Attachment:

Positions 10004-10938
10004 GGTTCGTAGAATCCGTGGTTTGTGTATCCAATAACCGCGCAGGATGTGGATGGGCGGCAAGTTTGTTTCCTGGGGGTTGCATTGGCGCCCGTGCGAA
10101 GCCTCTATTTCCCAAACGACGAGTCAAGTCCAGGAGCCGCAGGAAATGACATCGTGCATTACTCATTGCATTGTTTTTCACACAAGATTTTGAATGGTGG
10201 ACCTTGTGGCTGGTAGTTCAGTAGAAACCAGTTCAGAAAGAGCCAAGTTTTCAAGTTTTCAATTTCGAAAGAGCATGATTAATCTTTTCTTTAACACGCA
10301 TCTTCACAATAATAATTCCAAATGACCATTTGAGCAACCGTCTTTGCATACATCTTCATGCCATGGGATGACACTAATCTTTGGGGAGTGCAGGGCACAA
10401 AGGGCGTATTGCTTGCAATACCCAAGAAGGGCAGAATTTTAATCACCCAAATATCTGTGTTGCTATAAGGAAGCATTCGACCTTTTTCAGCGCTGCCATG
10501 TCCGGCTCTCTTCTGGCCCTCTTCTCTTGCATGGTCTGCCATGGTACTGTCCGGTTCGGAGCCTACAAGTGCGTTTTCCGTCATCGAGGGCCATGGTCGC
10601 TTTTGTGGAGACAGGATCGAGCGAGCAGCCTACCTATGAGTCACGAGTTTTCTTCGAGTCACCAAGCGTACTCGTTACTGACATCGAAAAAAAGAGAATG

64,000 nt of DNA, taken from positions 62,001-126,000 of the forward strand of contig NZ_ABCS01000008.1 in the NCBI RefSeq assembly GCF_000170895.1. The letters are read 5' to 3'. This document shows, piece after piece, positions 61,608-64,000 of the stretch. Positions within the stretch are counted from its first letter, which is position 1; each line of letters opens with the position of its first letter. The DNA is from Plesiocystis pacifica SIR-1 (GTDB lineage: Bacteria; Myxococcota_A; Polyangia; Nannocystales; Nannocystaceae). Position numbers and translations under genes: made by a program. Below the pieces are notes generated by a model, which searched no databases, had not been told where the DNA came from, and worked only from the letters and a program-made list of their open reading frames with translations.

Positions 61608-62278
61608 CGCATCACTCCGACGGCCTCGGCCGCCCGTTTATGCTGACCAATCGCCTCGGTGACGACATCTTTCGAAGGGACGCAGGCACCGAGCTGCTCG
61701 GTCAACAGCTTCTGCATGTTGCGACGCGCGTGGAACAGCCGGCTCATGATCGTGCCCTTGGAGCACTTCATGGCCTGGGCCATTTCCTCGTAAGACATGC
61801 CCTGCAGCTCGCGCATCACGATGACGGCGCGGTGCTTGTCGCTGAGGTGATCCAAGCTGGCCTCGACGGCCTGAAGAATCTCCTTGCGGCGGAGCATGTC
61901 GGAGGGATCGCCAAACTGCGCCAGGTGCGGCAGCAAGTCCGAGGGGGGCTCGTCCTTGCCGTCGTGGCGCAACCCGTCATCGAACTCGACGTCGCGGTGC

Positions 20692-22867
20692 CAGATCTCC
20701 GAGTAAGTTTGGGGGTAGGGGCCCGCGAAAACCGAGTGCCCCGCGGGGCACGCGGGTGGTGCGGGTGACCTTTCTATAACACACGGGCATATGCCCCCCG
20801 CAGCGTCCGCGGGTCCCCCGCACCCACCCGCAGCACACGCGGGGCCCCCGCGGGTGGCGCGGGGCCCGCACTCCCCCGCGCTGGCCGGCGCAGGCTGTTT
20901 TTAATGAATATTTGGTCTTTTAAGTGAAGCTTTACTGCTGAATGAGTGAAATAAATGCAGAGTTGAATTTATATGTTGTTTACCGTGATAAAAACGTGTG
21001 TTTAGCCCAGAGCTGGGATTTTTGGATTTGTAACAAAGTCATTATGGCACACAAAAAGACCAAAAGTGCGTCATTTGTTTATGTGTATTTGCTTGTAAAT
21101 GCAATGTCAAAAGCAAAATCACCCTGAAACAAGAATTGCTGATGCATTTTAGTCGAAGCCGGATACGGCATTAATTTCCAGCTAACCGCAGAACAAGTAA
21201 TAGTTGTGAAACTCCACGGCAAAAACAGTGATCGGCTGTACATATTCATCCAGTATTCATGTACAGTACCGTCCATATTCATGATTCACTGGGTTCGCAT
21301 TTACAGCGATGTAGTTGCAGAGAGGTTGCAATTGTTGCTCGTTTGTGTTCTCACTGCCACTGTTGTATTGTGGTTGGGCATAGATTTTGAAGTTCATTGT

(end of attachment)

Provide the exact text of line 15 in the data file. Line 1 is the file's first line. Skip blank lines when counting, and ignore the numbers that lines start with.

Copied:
Positions 20692-22867